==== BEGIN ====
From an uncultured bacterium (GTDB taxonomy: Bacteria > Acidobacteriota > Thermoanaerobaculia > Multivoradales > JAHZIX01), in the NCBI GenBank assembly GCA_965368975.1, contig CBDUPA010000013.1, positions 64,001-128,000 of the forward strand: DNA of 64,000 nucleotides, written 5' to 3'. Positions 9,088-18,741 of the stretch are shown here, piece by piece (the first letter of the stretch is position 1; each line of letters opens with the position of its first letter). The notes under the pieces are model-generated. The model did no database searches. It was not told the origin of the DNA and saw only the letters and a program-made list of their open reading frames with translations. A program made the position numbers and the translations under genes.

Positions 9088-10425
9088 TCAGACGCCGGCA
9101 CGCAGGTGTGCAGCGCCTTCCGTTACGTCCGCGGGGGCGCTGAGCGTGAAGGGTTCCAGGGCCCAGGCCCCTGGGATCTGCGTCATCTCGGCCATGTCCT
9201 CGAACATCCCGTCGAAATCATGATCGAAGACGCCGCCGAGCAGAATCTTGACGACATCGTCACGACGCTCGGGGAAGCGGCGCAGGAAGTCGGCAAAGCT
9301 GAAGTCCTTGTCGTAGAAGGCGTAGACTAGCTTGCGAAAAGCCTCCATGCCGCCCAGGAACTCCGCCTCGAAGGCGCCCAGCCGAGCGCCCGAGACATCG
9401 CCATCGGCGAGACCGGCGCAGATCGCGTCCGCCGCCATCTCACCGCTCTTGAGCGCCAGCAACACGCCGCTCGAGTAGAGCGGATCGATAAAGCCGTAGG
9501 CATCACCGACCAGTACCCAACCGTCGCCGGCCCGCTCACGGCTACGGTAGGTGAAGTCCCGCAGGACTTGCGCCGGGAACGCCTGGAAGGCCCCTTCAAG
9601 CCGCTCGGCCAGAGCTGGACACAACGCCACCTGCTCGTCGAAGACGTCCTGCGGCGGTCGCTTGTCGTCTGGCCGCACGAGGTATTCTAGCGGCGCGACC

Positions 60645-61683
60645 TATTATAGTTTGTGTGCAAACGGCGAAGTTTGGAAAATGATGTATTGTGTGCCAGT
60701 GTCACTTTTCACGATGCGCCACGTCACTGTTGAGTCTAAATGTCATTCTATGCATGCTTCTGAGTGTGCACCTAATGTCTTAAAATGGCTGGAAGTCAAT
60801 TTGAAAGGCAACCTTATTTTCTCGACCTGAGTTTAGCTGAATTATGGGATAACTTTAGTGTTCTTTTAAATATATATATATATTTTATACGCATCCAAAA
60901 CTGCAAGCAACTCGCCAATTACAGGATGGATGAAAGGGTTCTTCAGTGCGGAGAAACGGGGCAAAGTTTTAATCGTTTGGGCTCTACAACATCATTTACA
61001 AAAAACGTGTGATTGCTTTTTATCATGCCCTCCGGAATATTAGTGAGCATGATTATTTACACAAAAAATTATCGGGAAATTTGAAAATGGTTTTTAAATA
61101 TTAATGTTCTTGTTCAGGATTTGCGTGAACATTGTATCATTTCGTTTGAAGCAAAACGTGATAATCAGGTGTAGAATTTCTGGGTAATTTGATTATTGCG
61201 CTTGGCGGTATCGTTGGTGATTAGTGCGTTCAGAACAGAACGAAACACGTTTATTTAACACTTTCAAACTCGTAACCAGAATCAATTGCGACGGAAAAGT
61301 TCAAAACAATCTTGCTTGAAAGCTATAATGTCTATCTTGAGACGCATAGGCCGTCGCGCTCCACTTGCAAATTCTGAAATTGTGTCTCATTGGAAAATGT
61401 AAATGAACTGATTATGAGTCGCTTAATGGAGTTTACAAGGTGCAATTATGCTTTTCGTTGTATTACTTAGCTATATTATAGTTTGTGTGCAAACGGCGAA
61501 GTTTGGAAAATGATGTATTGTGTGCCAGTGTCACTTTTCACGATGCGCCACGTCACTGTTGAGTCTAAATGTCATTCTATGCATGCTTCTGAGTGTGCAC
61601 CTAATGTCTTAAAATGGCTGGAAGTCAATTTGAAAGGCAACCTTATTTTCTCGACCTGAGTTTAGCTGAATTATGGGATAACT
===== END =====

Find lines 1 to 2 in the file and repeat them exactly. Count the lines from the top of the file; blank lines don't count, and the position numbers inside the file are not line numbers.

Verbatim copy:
From an uncultured bacterium (GTDB taxonomy: Bacteria > Acidobacteriota > Thermoanaerobaculia > Multivoradales > JAHZIX01), in the NCBI GenBank assembly GCA_965368975.1, contig CBDUPA010000013.1, positions 64,001-128,000 of the forward strand: DNA of 64,000 nucleotides, written 5' to 3'. Positions 9,088-18,741 of the stretch are shown here, piece by piece (the first letter of the stretch is position 1; each line of letters opens with the position of its first letter). The notes under the pieces are model-generated. The model did no database searches. It was not told the origin of the DNA and saw only the letters and a program-made list of their open reading frames with translations. A program made the position numbers and the translations under genes.

Positions 9088-10425